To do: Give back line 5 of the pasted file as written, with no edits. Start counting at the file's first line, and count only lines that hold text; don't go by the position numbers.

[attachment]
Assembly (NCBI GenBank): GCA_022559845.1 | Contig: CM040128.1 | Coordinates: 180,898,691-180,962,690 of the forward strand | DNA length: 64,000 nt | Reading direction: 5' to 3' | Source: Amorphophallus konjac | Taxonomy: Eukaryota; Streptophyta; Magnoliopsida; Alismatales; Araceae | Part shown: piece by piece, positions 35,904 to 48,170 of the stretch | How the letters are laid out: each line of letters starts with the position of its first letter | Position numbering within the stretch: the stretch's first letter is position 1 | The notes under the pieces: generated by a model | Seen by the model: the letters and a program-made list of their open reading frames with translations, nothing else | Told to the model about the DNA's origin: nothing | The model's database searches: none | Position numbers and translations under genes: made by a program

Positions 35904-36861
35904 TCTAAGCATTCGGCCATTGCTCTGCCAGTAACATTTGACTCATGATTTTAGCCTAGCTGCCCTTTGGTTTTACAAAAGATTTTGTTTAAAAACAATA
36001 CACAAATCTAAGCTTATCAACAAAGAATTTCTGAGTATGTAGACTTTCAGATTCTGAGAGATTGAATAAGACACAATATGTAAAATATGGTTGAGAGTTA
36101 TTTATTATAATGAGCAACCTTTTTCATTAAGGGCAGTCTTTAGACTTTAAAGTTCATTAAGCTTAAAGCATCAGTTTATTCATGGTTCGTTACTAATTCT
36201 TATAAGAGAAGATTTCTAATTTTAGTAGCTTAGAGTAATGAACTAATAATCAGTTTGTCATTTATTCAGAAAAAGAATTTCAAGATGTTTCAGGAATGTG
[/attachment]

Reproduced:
36101 TTTATTATAATGAGCAACCTTTTTCATTAAGGGCAGTCTTTAGACTTTAAAGTTCATTAAGCTTAAAGCATCAGTTTATTCATGGTTCGTTACTAATTCT